Movies

51 Things about 49 Movies

Note: This is a re-post from a few years ago, so you can ignore the bit about it being my birthday. No need to buy me a gift. Unless you didn’t get me anything back then and I’m still waiting on it…

 

For my last birthday, I scribbled out a piece named 50/50, fifty random thoughts after 50 years of life. I still rather like what I did with that, so when I woke up this morning, on the first day of my 51st year, I thought I would continue the trend with a new list of reflections. These are not necessarily the 49 greatest movies of all time, but they are movies where some aspect of them has stayed with me over time. Enjoy.

The Breakfast Club:  Ally Sheedy and the dandruff snow, drifting flakes of awkward beauty…

Ode to Billy Joe:  The moment when I realized why he did it, coming at my own personal time of dealing with some members of “society” who cruelly and easily push others into contemplating the bridge. Forty years later we still have cretins completely devoid of compassion or understanding for anyone different…

Flashdance:  The moment when Richie comes to say goodbye to Alex, they hug, and his hat falls off. Sweet, tender, fleeting…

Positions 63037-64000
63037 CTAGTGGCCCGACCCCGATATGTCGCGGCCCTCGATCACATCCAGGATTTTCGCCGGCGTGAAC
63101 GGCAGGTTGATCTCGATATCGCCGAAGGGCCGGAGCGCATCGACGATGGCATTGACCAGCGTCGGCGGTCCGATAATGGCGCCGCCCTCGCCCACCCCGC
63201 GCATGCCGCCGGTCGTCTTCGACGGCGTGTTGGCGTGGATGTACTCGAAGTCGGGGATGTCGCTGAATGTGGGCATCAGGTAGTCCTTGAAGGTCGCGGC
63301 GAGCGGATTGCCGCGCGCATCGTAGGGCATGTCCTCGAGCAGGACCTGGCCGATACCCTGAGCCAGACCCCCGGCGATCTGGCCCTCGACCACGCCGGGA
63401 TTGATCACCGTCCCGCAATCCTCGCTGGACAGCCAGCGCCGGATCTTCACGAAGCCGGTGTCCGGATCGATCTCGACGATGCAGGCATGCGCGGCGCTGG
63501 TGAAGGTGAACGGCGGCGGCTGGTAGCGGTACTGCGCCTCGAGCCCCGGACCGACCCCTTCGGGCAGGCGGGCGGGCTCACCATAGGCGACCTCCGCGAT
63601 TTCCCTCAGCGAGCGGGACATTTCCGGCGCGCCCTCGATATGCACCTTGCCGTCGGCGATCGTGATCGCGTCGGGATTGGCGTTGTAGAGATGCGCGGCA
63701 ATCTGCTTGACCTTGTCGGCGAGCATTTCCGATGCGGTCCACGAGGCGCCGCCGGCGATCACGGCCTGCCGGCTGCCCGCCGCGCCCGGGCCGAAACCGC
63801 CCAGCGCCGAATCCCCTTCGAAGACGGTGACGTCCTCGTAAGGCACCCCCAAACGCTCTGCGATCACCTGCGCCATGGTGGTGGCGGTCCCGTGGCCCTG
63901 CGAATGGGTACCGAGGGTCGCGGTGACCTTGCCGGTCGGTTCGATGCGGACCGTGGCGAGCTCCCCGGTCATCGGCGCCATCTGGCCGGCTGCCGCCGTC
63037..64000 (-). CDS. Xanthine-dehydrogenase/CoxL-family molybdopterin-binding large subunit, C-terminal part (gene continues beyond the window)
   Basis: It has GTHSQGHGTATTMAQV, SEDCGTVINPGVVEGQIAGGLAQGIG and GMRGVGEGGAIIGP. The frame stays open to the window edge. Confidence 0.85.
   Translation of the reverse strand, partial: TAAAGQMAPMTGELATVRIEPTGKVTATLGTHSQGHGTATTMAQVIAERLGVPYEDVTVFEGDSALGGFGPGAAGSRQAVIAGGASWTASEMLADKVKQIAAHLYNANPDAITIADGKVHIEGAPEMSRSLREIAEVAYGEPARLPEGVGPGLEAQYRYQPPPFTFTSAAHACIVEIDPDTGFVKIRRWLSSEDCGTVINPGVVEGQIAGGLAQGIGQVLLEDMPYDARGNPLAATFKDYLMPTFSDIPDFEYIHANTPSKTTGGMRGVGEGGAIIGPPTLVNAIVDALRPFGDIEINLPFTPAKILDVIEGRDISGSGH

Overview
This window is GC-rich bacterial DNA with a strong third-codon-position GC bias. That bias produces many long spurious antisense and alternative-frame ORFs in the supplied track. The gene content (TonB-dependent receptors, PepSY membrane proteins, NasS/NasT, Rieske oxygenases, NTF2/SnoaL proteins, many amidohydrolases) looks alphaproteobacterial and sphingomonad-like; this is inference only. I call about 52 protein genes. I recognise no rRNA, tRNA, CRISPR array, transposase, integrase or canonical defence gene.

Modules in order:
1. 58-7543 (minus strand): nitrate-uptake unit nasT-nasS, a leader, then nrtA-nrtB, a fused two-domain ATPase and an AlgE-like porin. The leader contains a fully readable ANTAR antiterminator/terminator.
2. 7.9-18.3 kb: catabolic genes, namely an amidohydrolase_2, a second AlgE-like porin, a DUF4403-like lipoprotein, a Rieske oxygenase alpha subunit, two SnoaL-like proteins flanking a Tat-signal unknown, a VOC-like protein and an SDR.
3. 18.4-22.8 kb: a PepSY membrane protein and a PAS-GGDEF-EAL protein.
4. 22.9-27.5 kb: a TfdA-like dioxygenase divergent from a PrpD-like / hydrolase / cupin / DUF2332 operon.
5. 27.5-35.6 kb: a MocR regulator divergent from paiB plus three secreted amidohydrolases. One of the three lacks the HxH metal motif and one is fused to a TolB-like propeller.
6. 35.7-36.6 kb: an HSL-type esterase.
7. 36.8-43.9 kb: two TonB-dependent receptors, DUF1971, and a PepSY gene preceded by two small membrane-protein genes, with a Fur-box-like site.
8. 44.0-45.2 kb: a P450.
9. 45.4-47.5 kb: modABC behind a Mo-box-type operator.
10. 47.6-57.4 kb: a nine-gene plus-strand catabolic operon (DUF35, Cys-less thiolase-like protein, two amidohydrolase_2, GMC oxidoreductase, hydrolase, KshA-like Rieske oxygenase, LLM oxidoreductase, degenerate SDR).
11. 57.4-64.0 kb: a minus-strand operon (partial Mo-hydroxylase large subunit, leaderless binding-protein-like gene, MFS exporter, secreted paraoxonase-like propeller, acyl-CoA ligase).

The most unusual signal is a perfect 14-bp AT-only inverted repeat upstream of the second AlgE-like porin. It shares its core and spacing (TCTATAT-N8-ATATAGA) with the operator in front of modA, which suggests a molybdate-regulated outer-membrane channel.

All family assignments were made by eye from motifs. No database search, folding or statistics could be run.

Cabaret:  The woozy, swirling dance between Sally, Brian and Max when you suddenly understand that things have gotten more complicated than most of us imagined…

Pulp Fiction:  On the soundtrack, Maria McKee singing “If Love Is a Red Dress Hang Me in Rags”… the whistling, the mournful reflection, the power, the fadeout with footsteps leading to a slamming door…

The Mission:  Ennio Morricone’s sublime soundtrack, especially the brief but glorious “The Climb” that says so much in merely a minute and a half…

Two for the Road:  The entire relationship crystallized into the final two lovingly hateful words of dialogue…

Night of the Living Dead (1968):  The easily-missed meat hook in the closing images…

To Kill a Mockingbird:  Boo behind the door, Scout in front of it, smiling…

Grease: The concession stand promo onscreen behind Danny, with the dancing hotdog jumping into the bun. Gets me every time…

Sordid Lives:  The emotional and visual layering of the scene where Sissy finally lights up as the hearse drives by in the background…

Sordid Lives:  Changing the labels on the Big Boy jeans, something all of us have done in one way or another…

Diva:  “La Wally”, the roller-skating, and the concept that recording a live performance removes half the artistry…

The Hunger: Bela Lugosi’s dead…

Deathtrap:  The unexpected kiss, thrilling me, and outraging the rednecks crowded around my seat in a packed Oklahoma theater…

On Golden Pond:  Jane Fonda first appears on screen, glowing, and every gay man in the 1981 audience gasps at how stunning she looks…

Fargo:  The cigarette dangling from the mouth of the killer in the speeding car…